I returned from my vacation in France to discover that my very own Mr Teen’s summer job sucked. Big time.
He loves it, of course, like all teens do. But I hate it. I bloody hate it.
I hate the fact that our local Stockholm mall thinks it’s okay to put 18 year-old boys outside its store dressed only in swim shorts and sunblock in order to lock punters into the store. I hate that it’s using his image to generate Facebook Likes with pictures and videos.
Conning the Innocent
Sure, Mr Teen thinks he’s well paid; he’s nonchalant about showing his admittedly impressive abs in public for an hourly rate. And he’s flattered by the interest shown by modeling agencies and the promise of casting events in London and New York.
But I’m worried. I’m worried that his identity is casually being consumed by a clothes company’s social media marketing.
Yesterday, the store posted a video of Mr Teen on their website and Facebook Page. Lots of people commented and even more tried to friend him. Sweden’s a small country and word gets around.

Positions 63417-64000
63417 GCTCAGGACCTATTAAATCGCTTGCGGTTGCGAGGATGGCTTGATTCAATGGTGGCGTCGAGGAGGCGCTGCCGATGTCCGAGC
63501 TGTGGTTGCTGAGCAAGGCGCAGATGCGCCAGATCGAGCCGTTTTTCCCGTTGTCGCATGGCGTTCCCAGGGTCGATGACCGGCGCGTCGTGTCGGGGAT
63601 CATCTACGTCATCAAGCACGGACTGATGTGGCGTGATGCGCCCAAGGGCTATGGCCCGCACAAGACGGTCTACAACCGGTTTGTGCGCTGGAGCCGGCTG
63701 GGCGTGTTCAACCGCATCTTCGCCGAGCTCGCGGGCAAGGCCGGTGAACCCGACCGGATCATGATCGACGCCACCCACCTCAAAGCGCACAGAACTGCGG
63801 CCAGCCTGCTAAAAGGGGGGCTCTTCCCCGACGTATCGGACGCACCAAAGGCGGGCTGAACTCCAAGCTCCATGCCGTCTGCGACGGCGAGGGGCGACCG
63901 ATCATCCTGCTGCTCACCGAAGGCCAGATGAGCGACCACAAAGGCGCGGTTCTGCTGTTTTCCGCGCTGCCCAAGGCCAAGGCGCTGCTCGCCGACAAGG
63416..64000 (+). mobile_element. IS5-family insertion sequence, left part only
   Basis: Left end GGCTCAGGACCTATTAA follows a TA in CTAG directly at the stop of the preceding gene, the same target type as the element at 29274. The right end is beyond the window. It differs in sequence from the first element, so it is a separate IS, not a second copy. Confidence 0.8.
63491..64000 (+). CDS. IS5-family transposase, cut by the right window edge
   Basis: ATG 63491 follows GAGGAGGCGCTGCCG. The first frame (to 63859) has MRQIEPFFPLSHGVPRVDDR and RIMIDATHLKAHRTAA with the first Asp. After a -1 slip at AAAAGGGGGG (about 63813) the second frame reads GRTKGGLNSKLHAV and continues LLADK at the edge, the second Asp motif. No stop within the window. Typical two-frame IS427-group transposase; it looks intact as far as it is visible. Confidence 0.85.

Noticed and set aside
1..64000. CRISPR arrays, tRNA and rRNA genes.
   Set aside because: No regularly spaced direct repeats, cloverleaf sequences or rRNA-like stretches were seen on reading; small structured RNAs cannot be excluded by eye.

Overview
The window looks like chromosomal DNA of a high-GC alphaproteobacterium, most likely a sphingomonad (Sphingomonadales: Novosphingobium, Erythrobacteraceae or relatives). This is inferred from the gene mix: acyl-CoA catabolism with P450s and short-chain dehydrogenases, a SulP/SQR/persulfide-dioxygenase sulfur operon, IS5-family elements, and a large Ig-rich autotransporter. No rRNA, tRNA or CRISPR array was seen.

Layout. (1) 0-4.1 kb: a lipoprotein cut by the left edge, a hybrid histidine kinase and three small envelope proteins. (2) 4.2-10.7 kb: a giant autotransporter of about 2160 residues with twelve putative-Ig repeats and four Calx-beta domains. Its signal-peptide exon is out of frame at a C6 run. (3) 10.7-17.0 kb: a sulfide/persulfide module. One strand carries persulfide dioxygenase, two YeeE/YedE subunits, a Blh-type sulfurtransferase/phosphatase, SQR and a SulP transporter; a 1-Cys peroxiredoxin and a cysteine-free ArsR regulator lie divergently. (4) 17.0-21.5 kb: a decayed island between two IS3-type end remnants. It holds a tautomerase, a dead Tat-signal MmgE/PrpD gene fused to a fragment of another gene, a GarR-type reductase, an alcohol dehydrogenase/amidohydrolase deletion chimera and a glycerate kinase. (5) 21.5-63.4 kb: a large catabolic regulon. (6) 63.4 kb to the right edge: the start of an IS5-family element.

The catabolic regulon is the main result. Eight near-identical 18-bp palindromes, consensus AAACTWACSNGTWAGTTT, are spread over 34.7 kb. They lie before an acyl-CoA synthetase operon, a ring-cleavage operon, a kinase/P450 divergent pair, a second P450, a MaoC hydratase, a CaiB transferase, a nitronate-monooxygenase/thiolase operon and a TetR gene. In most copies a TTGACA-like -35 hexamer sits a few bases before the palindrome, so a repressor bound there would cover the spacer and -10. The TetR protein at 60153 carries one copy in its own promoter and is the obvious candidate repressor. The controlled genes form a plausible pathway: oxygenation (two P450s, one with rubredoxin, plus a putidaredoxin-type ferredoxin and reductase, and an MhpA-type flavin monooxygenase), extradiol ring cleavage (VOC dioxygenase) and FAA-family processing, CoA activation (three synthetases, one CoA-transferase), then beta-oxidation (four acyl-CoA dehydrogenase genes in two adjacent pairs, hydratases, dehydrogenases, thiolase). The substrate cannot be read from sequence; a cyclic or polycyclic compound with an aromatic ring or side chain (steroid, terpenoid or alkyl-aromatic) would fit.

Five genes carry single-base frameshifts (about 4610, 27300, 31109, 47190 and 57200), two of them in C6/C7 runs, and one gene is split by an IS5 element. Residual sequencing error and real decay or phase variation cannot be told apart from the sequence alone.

The football club he plays for think it’s great they have an increasingly public face and Mr Teen himself has proudly shown us (some of) the feedback and responses he’s got.
What worries me is that despite growing up with a mother who has a PhD in Feminist Theory, and a very media savvy father, he’s been seduced by a few thousand kronor and the attention he’s getting because his employer is happy to promote him to increase their social media profile online.Social media marketing is about making connections. I get that. But as an employer don’t you have a moral responsibility to use the identity of your employees sensibly online, especially if you’re building and promoting your brand with less media-savvy youngsters?
Right now Mr Teen doesn’t understand what they’re doing. And it’s not easy to explain to a headstrong 18 year-old who wants money and adulation.
What do you think?